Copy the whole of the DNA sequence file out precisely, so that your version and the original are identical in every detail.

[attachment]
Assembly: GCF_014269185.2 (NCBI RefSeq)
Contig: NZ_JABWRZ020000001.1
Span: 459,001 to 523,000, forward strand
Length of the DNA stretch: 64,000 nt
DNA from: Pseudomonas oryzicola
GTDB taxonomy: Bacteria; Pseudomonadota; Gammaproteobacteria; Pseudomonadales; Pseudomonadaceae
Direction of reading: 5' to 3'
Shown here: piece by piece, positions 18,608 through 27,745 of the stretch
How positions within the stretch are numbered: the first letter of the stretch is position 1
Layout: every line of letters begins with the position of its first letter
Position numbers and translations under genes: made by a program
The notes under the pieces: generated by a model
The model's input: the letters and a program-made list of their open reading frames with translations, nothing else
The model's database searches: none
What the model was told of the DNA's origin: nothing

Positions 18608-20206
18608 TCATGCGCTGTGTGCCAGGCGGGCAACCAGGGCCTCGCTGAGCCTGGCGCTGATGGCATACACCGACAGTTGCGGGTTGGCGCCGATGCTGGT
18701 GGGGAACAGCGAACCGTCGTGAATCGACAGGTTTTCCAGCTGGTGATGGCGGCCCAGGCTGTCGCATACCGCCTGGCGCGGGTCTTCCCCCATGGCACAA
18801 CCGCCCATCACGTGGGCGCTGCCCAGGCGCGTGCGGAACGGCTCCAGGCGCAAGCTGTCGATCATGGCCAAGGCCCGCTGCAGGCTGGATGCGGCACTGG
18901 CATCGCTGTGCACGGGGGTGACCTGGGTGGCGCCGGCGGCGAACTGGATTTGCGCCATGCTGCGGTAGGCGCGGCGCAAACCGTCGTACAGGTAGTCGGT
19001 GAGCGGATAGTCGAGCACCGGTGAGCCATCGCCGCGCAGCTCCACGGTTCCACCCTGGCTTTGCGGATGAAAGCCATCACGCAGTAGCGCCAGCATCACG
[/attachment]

Assembly: GCF_014269185.2 (NCBI RefSeq)
Contig: NZ_JABWRZ020000001.1
Span: 459,001 to 523,000, forward strand
Length of the DNA stretch: 64,000 nt
DNA from: Pseudomonas oryzicola
GTDB taxonomy: Bacteria; Pseudomonadota; Gammaproteobacteria; Pseudomonadales; Pseudomonadaceae
Direction of reading: 5' to 3'
Shown here: piece by piece, positions 18,608 through 27,745 of the stretch
How positions within the stretch are numbered: the first letter of the stretch is position 1
Layout: every line of letters begins with the position of its first letter
Position numbers and translations under genes: made by a program
The notes under the pieces: generated by a model
The model's input: the letters and a program-made list of their open reading frames with translations, nothing else
The model's database searches: none
What the model was told of the DNA's origin: nothing

Positions 18608-20206
18608 TCATGCGCTGTGTGCCAGGCGGGCAACCAGGGCCTCGCTGAGCCTGGCGCTGATGGCATACACCGACAGTTGCGGGTTGGCGCCGATGCTGGT
18701 GGGGAACAGCGAACCGTCGTGAATCGACAGGTTTTCCAGCTGGTGATGGCGGCCCAGGCTGTCGCATACCGCCTGGCGCGGGTCTTCCCCCATGGCACAA
18801 CCGCCCATCACGTGGGCGCTGCCCAGGCGCGTGCGGAACGGCTCCAGGCGCAAGCTGTCGATCATGGCCAAGGCCCGCTGCAGGCTGGATGCGGCACTGG
18901 CATCGCTGTGCACGGGGGTGACCTGGGTGGCGCCGGCGGCGAACTGGATTTGCGCCATGCTGCGGTAGGCGCGGCGCAAACCGTCGTACAGGTAGTCGGT
19001 GAGCGGATAGTCGAGCACCGGTGAGCCATCGCCGCGCAGCTCCACGGTTCCACCCTGGCTTTGCGGATGAAAGCCATCACGCAGTAGCGCCAGCATCACG